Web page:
After meeting in closed session for about 40 minutes, Hamilton County commissioners unanimously passed a resolution Wednesday that gives Mayor Weston Wamp a deadline of noon Friday to reach an agreement with County Attorney Rheubin Taylor, who the mayor attempted to fire in October.
If that deadline is not met, the panel has directed its attorney, John Konvalinka, to take appropriate action to enforce resolutions the commission passed after Wamp's announcement.
"We want everyone to work together and come up with a resolution that makes sense," Commission Chairman Chip Baker, R-Signal Mountain, said in an interview after the meeting. "We're a little impatient now with the impasse. The people of the county expect us to get our job done, and we have been getting the job done, but we need to do it together."
Taylor and his attorney, W. Neil Thomas, did not respond to requests for comment Wednesday.
On Oct. 14, Wamp announced that Taylor had been fired, citing destruction of public records, private work conducted on county time and breach of attorney-client privilege.
On Oct. 19, the County Commission unanimously reaffirmed Taylor's four-year contract, which was approved in June 2021, and reasserted the panel's authority over the county attorney's office and its contents. The commission later overrode the mayor's veto of those resolutions.
Members of the commission were frustrated last week to learn that Taylor continued to lack access to his computer and other county resources, which they said ignored action taken by the commission.
In a complaint filed in Chancery Court, Taylor said Wamp caused the information technology department to confiscate his computer, the contents of which contained information protected by attorney-client privilege. Taylor complained to the mayor's office several days later and demanded the contents be returned and his computer reconnected.
Baker said Taylor's equipment was restored Tuesday.
If a satisfactory resolution is not reached by noon Friday, Baker said, the matter could end up in Chancery Court. Taylor has not been paid since the attempted firing, but his health benefits have been restored through a temporary restraining order.
Commissioner Warren Mackey, D-Lake Vista, introduced the resolution Wednesday and said in an interview that the confusion swirling between the mayor and commission is bad for business and turns off industries that might otherwise be interested in working with Hamilton County. He's also concerned about the cost.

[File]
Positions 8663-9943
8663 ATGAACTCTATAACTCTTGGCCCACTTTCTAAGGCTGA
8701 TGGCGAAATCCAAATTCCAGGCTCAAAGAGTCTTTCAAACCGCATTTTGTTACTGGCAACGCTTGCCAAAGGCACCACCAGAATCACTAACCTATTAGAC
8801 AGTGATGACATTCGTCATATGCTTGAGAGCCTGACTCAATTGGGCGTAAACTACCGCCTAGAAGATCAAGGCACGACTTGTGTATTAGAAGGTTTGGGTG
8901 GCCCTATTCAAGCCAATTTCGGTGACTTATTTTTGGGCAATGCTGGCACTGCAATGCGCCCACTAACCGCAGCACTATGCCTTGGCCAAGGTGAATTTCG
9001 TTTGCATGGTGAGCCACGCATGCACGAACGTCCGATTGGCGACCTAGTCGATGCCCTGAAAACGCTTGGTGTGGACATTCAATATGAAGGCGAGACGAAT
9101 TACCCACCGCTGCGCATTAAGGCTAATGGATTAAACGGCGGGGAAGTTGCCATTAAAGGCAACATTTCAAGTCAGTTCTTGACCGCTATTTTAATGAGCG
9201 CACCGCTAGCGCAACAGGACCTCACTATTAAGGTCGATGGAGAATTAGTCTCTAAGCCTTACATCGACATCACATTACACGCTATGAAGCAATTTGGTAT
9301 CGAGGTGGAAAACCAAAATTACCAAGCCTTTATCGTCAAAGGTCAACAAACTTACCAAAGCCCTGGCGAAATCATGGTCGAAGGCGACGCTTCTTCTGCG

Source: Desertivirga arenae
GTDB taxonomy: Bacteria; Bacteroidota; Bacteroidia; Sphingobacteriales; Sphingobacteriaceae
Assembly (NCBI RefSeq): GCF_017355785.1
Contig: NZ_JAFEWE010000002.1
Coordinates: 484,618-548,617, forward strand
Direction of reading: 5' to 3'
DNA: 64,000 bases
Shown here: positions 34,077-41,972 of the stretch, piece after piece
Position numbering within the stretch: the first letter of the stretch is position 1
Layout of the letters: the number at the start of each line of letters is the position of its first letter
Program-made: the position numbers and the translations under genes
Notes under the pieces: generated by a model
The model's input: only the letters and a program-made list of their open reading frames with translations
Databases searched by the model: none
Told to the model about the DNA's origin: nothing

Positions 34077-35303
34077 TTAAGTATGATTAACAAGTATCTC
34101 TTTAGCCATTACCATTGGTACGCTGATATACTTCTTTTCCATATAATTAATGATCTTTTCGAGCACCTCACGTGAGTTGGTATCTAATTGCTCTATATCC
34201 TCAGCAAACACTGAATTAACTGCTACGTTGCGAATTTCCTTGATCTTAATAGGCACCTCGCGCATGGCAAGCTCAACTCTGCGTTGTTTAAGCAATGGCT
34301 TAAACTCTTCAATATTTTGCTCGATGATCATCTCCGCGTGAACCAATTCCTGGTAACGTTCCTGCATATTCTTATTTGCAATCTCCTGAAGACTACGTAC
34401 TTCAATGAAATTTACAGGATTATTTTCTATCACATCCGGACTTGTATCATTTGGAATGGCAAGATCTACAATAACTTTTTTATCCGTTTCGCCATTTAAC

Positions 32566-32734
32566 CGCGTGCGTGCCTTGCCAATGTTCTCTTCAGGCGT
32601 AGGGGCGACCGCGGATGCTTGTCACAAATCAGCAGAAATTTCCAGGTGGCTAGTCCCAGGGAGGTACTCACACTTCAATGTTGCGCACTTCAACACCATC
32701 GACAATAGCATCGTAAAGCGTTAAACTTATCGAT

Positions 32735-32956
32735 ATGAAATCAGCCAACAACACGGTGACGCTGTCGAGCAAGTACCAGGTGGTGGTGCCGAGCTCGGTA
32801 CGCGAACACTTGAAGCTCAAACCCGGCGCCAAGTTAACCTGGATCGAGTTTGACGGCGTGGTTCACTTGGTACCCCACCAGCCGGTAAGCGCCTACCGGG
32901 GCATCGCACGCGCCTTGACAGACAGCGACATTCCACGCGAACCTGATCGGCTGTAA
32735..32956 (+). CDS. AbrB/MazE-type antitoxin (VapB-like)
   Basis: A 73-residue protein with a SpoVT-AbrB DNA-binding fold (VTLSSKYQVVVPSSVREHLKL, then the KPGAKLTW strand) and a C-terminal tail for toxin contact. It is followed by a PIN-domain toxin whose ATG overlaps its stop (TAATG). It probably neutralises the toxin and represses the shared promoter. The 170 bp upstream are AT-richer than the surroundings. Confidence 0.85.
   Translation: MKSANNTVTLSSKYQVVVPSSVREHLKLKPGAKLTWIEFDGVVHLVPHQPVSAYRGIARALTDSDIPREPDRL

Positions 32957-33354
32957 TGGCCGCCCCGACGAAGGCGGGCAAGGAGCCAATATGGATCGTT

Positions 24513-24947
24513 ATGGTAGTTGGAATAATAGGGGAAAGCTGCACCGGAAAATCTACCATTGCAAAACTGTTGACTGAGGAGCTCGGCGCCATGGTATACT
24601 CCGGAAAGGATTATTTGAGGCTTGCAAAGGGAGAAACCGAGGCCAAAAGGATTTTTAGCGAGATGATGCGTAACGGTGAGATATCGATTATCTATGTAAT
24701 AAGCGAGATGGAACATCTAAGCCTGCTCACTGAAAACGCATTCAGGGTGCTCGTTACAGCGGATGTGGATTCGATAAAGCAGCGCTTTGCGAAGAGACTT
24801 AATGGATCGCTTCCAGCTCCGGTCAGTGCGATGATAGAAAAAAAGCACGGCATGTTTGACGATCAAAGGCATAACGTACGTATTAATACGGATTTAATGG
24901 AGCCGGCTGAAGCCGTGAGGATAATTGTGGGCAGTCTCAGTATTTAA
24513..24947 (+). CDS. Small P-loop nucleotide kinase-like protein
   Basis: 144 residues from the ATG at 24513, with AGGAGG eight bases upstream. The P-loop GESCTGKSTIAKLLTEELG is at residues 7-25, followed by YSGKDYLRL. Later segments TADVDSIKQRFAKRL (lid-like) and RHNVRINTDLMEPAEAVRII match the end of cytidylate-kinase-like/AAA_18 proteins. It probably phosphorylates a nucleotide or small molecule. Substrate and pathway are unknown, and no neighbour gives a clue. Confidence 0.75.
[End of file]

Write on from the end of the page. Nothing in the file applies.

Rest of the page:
"There's a contract, and it's got 2 1/2 years left," Mackey said. "A contract is a contract, and simply because a new head is over that organization, it in my opinion does not negate the contract.
"In my thinking, the attorney is going to be paid, and it's become worse now because many believe the county attorney's reputation and name has been tarnished, and there's a price to be paid for that. We've got to bring this confusion to an end."
Mackey said the commission's orders have been disregarded.
"'We are the legislative body of this county, and (the mayor) needs to respect that," Mackey said.
He also wants to see the mayor restore Taylor's pay, which totaled $180,400 per year as of Oct. 14.
Commissioner David Sharpe, D-Red Bank, suggested that commissioners add a provision to the resolution that would have required any past or future legal fees stemming from the dispute come from the budget of the mayor's office, but that failed for lack of a second.
In a statement Wednesday, Wamp said his office "has been working tirelessly to come to a resolution for the past 20 days."
"I appreciate the commission's action today, which gives us a clear timeframe in our work to resolve this matter," he said.
Wamp's office introduced a resolution last week that would have removed certain exemptions for the county attorney and other high-level positions from the employee handbook.
Those positions would no longer be excluded from the handbook's rules about secondary employment, which states that regular employees cannot engage in outside work that affects their performance or creates a conflict of interest.
They would also be prohibited from using county email, internet, cellphones and other public resources for unofficial business. Baker said the mayor's office ended up pulling that item.
Wamp's spokeswoman, Mary Francis Hoots, said by text that it was pulled as a "measure of good faith."
Taylor has a provision in his contract that states the attorney can "engage in any other non-conflicting activities on a professional basis."
Although he said the contract isn't really clear, Baker said Taylor and other attorneys in his office are allowed to work privately to supplement their salary, but it's not spelled out that they can or can't use county equipment.
"Personally, I don't like the process," Baker said. "I think we would pay them to do their job and only that job, so that's a whole different discussion that needs to be worked out ... in the future."
Gerald Mason, a member of Mt. Zion Baptist Church where Taylor serves as a pastor, told commissioners he's grateful for their vote of confidence in the county attorney. He was one of multiple people who showed up to the panel's meeting Wednesday.
"Thank you for what you're doing for the community," he said. "We had some of the most distinguished members of our community here showing their support -- not only for attorney Taylor but for you."